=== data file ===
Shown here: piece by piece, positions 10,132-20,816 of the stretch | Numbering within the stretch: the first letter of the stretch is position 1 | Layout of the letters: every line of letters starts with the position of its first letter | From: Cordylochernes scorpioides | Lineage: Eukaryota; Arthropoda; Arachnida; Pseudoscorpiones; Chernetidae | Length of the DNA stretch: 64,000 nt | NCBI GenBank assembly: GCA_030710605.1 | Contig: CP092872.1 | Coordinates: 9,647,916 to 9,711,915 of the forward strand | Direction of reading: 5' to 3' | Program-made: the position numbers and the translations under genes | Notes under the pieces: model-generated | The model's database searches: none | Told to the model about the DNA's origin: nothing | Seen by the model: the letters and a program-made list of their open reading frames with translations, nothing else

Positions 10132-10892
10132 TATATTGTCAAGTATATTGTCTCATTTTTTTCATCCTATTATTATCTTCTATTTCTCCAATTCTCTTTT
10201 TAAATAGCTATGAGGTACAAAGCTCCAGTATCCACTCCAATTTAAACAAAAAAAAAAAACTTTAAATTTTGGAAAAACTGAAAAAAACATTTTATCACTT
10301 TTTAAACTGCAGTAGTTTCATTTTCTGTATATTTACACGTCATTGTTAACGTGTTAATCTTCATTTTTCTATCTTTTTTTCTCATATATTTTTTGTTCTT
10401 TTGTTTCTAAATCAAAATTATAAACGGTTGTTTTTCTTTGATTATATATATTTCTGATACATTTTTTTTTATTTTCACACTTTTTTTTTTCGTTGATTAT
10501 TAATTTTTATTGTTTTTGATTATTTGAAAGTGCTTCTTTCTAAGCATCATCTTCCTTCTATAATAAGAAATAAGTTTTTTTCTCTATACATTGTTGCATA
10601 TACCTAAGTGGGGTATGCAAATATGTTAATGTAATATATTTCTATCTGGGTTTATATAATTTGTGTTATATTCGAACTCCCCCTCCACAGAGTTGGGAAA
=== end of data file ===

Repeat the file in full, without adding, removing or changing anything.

Shown here: piece by piece, positions 10,132-20,816 of the stretch | Numbering within the stretch: the first letter of the stretch is position 1 | Layout of the letters: every line of letters starts with the position of its first letter | From: Cordylochernes scorpioides | Lineage: Eukaryota; Arthropoda; Arachnida; Pseudoscorpiones; Chernetidae | Length of the DNA stretch: 64,000 nt | NCBI GenBank assembly: GCA_030710605.1 | Contig: CP092872.1 | Coordinates: 9,647,916 to 9,711,915 of the forward strand | Direction of reading: 5' to 3' | Program-made: the position numbers and the translations under genes | Notes under the pieces: model-generated | The model's database searches: none | Told to the model about the DNA's origin: nothing | Seen by the model: the letters and a program-made list of their open reading frames with translations, nothing else

Positions 10132-10892
10132 TATATTGTCAAGTATATTGTCTCATTTTTTTCATCCTATTATTATCTTCTATTTCTCCAATTCTCTTTT
10201 TAAATAGCTATGAGGTACAAAGCTCCAGTATCCACTCCAATTTAAACAAAAAAAAAAAACTTTAAATTTTGGAAAAACTGAAAAAAACATTTTATCACTT
10301 TTTAAACTGCAGTAGTTTCATTTTCTGTATATTTACACGTCATTGTTAACGTGTTAATCTTCATTTTTCTATCTTTTTTTCTCATATATTTTTTGTTCTT
10401 TTGTTTCTAAATCAAAATTATAAACGGTTGTTTTTCTTTGATTATATATATTTCTGATACATTTTTTTTTATTTTCACACTTTTTTTTTTCGTTGATTAT
10501 TAATTTTTATTGTTTTTGATTATTTGAAAGTGCTTCTTTCTAAGCATCATCTTCCTTCTATAATAAGAAATAAGTTTTTTTCTCTATACATTGTTGCATA
10601 TACCTAAGTGGGGTATGCAAATATGTTAATGTAATATATTTCTATCTGGGTTTATATAATTTGTGTTATATTCGAACTCCCCCTCCACAGAGTTGGGAAA